Rep. McDugle, who has previously expressed strong support for a Jones commutation, added, “Putting someone to death should be the highest bar to meet, and when there is doubt we just can’t do it!”Early this year, he wrote a letter to Gov. Stitt encouraging him to commute Jones’ sentence and avoid a “grave miscarriage of justice.”

*Writing for America, a regular publication of the Jesuit order of priests, Archbishop Coakley reasoned,

“If we mean to build a culture of life, we must commit anew to emptying death row and abolishing capital punishment. We are at a crossroads in the United States as we wrestle with the question of inherent human dignity — born and unborn, innocent and guilty, young and old, well and infirm. Amid the perennial debate over abortion and euthanasia, the use of the death penalty is often overlooked as a life issue.”(https://www.americamagazine.org/faith/2021/10/28/death-penalty-archbishop-coakley-oklahoma-city-241729?fbclid=IwAR3nBhM4LRio4jp-ZUkE77sqwOVFyJlUNtReMye4nu5pjnFTQFR58_vzLGQ )

Coakley pointed to multiple examples to support his contention that the use of the death penalty “in the United States is irreparably broken. The church recognizes the grave harm done to victims and the need for healing and justice. It also understands that executions only perpetuate cycles of violence and often provide no measure of healing for families.”

He observed, “Capital punishment has faded more and more into obscurity over the decades, both in the United States and in the world at large. A majority of states have distanced themselves from the death penalty, with 23 having fully outlawed the practice and 13 others have gone 10 or more years without an execution.”

Further, the Archbishop outlined “compelling practical arguments against the death penalty. The system of capital punishment is riddled with flaws, including alarming wrongful conviction rates, widespread racial bias, arbitrariness and a proclivity for targeting vulnerable populations such as people with intellectual disabilities and severe mental illness.”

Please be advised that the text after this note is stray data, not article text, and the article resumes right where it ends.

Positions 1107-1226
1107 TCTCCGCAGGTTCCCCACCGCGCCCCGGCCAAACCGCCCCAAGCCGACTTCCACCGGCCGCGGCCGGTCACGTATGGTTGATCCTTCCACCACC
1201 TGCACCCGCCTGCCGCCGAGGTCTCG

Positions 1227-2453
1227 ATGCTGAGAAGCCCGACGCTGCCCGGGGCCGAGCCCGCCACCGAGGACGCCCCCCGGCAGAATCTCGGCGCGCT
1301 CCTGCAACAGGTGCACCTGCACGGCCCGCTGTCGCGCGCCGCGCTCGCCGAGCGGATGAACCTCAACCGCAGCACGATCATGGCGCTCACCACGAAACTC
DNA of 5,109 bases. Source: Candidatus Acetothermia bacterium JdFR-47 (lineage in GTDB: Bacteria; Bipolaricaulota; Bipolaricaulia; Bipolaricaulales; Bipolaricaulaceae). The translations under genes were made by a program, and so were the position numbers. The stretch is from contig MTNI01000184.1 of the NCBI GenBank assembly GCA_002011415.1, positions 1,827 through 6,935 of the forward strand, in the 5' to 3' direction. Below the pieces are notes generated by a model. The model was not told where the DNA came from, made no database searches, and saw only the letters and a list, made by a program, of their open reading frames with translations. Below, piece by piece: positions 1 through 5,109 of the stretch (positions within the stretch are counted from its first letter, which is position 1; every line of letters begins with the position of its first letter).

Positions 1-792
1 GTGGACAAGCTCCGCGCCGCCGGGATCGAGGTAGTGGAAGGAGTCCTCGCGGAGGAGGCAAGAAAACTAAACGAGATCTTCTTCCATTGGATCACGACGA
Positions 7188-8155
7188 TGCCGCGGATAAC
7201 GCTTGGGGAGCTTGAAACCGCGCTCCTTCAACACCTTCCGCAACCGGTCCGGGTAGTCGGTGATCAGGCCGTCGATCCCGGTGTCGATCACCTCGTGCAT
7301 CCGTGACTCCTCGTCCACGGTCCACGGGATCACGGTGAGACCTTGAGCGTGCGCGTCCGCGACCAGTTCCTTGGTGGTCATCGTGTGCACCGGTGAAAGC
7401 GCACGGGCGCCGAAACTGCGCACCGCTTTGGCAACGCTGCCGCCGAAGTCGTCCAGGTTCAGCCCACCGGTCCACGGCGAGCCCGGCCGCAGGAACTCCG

As he pointed out, “Since 1973, at least 186 death row inmates have been exonerated, and for every nine inmates executed, at least one person on death row is ultimately found to be innocent. Should a system of such moral gravity be allowed to operate with this gross imprecision?”

He also pointed to racial bias “in capital cases, with a staggering 25 percent of inmates on death row represented by an attorney who was later disbarred, suspended, reprimanded or arrested. The inability for poor and minority defendants to afford competent defense counsel is one of the greatest injustices in the criminal justice system.”

He stressed that “holding an inmate on death row costs taxpayers nine times more than incarcerating a prisoner for life. Due to the lengthy appeals process and the need for additional trial phases unique to capital cases, states with the death penalty spend tens of millions more annually just to meet statutory requirements for death row inmates.”

Coakley concluded his essay: “The burdens of trauma and violence weigh heavily on our country and world these days; this is our opportunity to reject a culture of death and build up a culture of life.”